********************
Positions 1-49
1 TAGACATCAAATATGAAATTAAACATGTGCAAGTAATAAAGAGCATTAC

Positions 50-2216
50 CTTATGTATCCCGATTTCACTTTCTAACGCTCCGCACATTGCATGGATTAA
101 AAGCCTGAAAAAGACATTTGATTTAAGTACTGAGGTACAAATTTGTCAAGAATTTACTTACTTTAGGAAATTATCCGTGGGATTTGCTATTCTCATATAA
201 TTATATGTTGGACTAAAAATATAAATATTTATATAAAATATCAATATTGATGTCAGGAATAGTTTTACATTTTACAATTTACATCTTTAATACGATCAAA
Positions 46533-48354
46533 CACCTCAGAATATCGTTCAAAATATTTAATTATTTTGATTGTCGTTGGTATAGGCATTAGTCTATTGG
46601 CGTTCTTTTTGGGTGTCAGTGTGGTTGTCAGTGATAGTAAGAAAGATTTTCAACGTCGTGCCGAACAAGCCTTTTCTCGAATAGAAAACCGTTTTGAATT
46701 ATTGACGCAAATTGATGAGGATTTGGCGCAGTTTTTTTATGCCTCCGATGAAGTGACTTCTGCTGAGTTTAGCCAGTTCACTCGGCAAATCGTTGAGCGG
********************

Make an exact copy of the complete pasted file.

Positions 1-49
1 TAGACATCAAATATGAAATTAAACATGTGCAAGTAATAAAGAGCATTAC

Positions 50-2216
50 CTTATGTATCCCGATTTCACTTTCTAACGCTCCGCACATTGCATGGATTAA
101 AAGCCTGAAAAAGACATTTGATTTAAGTACTGAGGTACAAATTTGTCAAGAATTTACTTACTTTAGGAAATTATCCGTGGGATTTGCTATTCTCATATAA
201 TTATATGTTGGACTAAAAATATAAATATTTATATAAAATATCAATATTGATGTCAGGAATAGTTTTACATTTTACAATTTACATCTTTAATACGATCAAA
Positions 46533-48354
46533 CACCTCAGAATATCGTTCAAAATATTTAATTATTTTGATTGTCGTTGGTATAGGCATTAGTCTATTGG
46601 CGTTCTTTTTGGGTGTCAGTGTGGTTGTCAGTGATAGTAAGAAAGATTTTCAACGTCGTGCCGAACAAGCCTTTTCTCGAATAGAAAACCGTTTTGAATT
46701 ATTGACGCAAATTGATGAGGATTTGGCGCAGTTTTTTTATGCCTCCGATGAAGTGACTTCTGCTGAGTTTAGCCAGTTCACTCGGCAAATCGTTGAGCGG